White Glove co-founders – financial advisors Mike & Dean Thurman – successfully built their financial services firm by hosting educational seminars. Over time they perfected a strategy using digital marketing as a heat seeking tool to isolate and capture the financial interests of local qualified individuals at the point they are most interested in or needing financial advice – when they are actively searching for financial information on the internet and where you can be the most relevant to their needs. That’s a great example of the science of engagement. What they also developed, through continuous experimentation and trial and error, was how best to position yourself as an expert invested in the community’s wellbeing at that seminar and that, I feel, is truly at the level of an art form.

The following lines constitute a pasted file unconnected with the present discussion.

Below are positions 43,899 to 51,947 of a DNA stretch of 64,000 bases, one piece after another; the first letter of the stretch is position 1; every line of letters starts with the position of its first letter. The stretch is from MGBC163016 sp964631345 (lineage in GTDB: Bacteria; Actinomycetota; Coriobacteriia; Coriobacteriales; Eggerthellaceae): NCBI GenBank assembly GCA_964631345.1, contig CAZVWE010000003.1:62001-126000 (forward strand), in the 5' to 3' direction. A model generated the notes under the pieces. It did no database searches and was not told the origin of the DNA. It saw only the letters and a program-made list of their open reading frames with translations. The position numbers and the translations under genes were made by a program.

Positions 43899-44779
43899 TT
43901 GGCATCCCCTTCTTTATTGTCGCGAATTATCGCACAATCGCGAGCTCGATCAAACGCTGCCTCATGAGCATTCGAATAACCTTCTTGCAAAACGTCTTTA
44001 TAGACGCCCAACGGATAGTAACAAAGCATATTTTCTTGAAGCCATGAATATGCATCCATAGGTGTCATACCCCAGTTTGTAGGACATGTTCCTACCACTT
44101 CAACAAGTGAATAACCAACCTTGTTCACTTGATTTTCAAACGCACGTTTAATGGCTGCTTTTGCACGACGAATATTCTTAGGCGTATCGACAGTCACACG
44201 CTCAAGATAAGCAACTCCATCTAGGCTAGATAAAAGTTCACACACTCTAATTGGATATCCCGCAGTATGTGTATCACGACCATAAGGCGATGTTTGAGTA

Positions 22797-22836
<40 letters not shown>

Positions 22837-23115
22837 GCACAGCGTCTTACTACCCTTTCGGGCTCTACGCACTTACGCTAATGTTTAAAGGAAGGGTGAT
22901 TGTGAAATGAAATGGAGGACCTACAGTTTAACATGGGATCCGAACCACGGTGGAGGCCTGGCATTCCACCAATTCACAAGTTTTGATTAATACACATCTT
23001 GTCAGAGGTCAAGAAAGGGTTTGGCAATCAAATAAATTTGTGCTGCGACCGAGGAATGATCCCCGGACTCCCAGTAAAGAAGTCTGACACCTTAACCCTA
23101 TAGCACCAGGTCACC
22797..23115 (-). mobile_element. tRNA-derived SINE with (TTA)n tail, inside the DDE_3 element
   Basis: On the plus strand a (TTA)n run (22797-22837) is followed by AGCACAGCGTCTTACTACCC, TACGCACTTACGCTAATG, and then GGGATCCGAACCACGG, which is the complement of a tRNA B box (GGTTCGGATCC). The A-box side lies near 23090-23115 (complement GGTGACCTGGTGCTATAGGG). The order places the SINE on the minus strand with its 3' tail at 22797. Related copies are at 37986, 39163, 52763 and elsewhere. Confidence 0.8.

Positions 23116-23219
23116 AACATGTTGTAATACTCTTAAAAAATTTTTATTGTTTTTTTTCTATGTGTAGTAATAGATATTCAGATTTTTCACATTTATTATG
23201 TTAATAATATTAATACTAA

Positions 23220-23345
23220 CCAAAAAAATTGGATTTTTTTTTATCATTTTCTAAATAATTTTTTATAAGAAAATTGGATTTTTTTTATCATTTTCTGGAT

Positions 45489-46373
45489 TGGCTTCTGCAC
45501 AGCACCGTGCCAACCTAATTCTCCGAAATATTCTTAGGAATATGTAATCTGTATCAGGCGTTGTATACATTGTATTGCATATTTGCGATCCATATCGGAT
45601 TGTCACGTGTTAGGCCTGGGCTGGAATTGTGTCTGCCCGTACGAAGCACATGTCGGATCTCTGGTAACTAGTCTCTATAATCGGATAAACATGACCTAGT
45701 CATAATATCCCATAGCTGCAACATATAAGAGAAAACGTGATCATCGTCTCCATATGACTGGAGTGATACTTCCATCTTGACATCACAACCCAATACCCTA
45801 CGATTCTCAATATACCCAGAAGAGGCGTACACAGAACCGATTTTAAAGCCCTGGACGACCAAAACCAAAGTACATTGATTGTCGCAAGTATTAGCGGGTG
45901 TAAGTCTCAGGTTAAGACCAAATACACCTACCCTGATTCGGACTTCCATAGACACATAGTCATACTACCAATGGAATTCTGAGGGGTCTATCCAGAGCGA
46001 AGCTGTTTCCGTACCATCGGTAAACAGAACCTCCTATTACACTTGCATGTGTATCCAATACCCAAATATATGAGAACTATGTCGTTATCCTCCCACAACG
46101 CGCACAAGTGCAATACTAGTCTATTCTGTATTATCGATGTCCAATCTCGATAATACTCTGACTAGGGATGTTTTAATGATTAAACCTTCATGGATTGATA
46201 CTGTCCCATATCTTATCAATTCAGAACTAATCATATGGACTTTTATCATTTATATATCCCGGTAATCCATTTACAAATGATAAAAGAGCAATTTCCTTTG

The bulk of Host University targeted the question: What truly is needed to professionally create and develop customer engagement? Besides the Thurmans’ experiences, many White Glove advisor clients also shared their most effective approaches and techniques in engaging seminar participants, as defined by, what worked most effectively in driving participants to book a follow-up appointment and eventually become clients. Rounding out and elevating those discussions were further techniques and strategies shared by seminar expert and author Frank Maselli on his extensive experience on how to convert seminar participants into lifelong customers.
Some key lessons discussed for an effective seminar strategy included:
- Advisors need to focus in their mind that seminars are strategically about establishing connection, not selling.